More details on the iOS update here. The same issue – that could allow an application to run code with kernel privileges – has also been addressed by an update to he MacOS 10.15.5 release.
“The nature of the changes and the inclusion of MacOS High Sierra suggests that either something has slipped through the quality control net, or a serious exploit has come to Apple’s attention in the last few days.”
MacBook Pro’s Sneaky Price Rise
Apple has quietly increased the price of the entry level MacBook Pro machine launched in May. While the model with 8 GB of RAM remains at the same list price, the RAM upgrade to take it from 8 GB to 16 GB has doubled in price to $200. I looked at the issue earlier this week:
“If [the 8GB logic board] has suddenly become more expensive [than the 16 GB logic board] due to supply and demand, you have to ask how Apple’s legendary ability to understand the market and meet the sales expectations managed to get this wrong. After all, the new MacBook Pro machines went on sale less than a month ago. Pushing a price increase so soon suggests a mistake has been made.”
The iPhone SE’s Popular Success
As expected, Apple’s iPhone SE is racking up interest ahead of the expected jump in sales, with traffic reportedly three times higher than the current flagship. Gizmochina has more:
“According to a report from iPrice, Apple’s latest smartphone, the iPhone SE 2020, has come out on top, with the highest number of searches online. The new iPhone model retained the highest demand across 7 countries (Singapore, Malaysia, Indonesia, Thailand, Vietnam, the Philippines, and Hongkong) in April 2020. The Apple mid ranger witnessed a search interest rise of a massive 206 percent, which was over triple of the Cupertino based giant’s flagship, iPhone 11 Pro.”
More New Computer For A Lower Price
Apple’s iPad Air could be set to pick up two key features of the iPad Pro, namely an increase in display size and the adoption of a USB-C connector rather than the lightning port. Given Apple’s push of the iPad as ‘your next computer’ this could create a lower tier entry into the platform. Tom Bedford reports:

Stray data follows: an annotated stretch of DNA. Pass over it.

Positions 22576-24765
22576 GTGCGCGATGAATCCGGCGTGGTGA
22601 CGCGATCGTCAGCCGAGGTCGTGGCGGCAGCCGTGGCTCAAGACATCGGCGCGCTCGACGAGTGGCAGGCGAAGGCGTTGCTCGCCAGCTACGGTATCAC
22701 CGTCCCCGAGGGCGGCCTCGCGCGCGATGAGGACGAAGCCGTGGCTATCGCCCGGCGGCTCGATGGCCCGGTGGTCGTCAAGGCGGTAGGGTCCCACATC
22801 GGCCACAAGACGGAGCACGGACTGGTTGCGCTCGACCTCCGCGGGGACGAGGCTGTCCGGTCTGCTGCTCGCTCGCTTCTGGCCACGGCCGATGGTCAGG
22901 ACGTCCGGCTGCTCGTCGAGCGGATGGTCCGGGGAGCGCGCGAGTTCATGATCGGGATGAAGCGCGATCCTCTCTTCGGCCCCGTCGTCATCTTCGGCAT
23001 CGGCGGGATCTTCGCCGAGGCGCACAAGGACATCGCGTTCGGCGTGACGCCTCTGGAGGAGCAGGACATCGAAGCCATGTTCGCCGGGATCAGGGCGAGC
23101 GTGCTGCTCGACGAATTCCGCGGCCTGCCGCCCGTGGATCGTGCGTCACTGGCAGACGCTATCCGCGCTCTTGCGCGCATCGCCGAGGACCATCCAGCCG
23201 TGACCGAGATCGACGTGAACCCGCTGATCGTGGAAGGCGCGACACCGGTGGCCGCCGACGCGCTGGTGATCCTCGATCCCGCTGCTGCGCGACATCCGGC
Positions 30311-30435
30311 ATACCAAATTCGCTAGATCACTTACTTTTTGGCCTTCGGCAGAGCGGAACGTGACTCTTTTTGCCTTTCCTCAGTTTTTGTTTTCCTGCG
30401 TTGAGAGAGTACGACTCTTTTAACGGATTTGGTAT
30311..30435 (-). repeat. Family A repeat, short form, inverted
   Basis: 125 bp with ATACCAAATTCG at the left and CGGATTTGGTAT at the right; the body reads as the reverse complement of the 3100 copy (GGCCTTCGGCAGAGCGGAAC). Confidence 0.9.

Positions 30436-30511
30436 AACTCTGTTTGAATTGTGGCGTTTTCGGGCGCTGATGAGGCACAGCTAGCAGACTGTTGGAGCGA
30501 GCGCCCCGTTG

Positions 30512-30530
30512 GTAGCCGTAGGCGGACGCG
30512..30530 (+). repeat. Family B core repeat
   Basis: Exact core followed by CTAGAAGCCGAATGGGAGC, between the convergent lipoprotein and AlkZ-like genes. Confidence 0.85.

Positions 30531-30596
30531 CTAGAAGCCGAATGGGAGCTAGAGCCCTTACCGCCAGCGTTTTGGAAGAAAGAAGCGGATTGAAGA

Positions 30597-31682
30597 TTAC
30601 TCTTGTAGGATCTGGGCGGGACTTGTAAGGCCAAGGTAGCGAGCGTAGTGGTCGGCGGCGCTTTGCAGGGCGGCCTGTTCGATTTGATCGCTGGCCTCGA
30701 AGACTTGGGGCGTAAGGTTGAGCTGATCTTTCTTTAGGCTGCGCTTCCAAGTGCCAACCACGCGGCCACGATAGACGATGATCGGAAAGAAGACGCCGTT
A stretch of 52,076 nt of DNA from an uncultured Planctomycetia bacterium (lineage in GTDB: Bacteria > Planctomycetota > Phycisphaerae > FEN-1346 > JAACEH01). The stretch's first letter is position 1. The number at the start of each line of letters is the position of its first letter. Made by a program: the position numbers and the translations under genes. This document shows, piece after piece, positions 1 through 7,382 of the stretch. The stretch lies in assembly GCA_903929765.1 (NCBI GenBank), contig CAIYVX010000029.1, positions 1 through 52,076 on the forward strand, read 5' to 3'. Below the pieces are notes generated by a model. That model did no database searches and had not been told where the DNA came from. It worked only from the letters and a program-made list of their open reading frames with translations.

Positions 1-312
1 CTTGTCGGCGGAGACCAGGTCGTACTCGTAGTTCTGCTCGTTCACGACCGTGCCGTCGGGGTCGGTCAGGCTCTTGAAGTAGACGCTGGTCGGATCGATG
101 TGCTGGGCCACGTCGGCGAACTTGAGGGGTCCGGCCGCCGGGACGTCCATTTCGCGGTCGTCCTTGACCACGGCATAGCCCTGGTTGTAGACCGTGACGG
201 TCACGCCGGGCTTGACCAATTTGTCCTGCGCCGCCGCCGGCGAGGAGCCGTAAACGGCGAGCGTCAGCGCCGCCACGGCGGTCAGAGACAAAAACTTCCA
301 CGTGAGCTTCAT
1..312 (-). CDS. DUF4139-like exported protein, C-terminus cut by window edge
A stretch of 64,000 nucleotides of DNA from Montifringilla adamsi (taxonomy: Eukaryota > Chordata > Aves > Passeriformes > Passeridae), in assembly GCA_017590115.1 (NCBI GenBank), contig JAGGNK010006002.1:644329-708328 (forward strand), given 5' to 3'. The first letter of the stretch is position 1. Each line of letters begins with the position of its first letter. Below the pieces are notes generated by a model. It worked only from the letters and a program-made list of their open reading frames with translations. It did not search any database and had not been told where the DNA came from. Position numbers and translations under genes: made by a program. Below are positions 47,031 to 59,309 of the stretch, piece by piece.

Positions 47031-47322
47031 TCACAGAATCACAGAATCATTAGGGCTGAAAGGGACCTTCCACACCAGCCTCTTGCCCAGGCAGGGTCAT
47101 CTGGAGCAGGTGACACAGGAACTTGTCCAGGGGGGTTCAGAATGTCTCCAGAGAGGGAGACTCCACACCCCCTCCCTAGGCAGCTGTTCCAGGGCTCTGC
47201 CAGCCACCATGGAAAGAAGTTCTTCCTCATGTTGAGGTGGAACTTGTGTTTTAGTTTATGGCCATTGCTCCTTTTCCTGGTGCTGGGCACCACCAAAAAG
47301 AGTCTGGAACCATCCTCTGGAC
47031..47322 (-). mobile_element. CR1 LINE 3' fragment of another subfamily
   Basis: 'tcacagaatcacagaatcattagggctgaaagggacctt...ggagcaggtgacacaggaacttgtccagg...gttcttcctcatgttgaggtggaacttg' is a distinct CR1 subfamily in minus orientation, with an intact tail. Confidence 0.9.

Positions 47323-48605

“The third-generation iPad Air has a 10.5-inch display, but apparently the upcoming version will have an 11-inch display. That’s the same size as the smaller iPad Pro – in fact, MyDrivers states Apple will literally use the same mold for the screens for both devices.
…The use of USB-C would arguably be a bigger change as currently most portable Apple devices, including iPhones and many iPads, use the company’s proprietary Lightning port, which is generally slower for data transfer and charging.”
The original MacBook Pro with Retina Screen is expected to become obsolete at the end of this month. The mid-2012 15-inch laptop will no longer be serviced by Apple come June 30, according to reports. Joe Rossignol reports:
“In an internal memo today, obtained by MacRumors, Apple has indicated that this particular MacBook Pro model will be marked as “obsolete” worldwide on June 30, 2020, just over eight years after its release. In a support document, Apple notes that obsolete products are no longer eligible for hardware service, with “no exceptions.”
Apple Loop brings you seven days worth of highlights every weekend here on Forbes. Don’t forget to follow me so you don’t miss any coverage in the future. Last week’s Apple Loop can be read here, or this week’s edition of Loop’s sister column, Android Circuit, is also available on Forbes.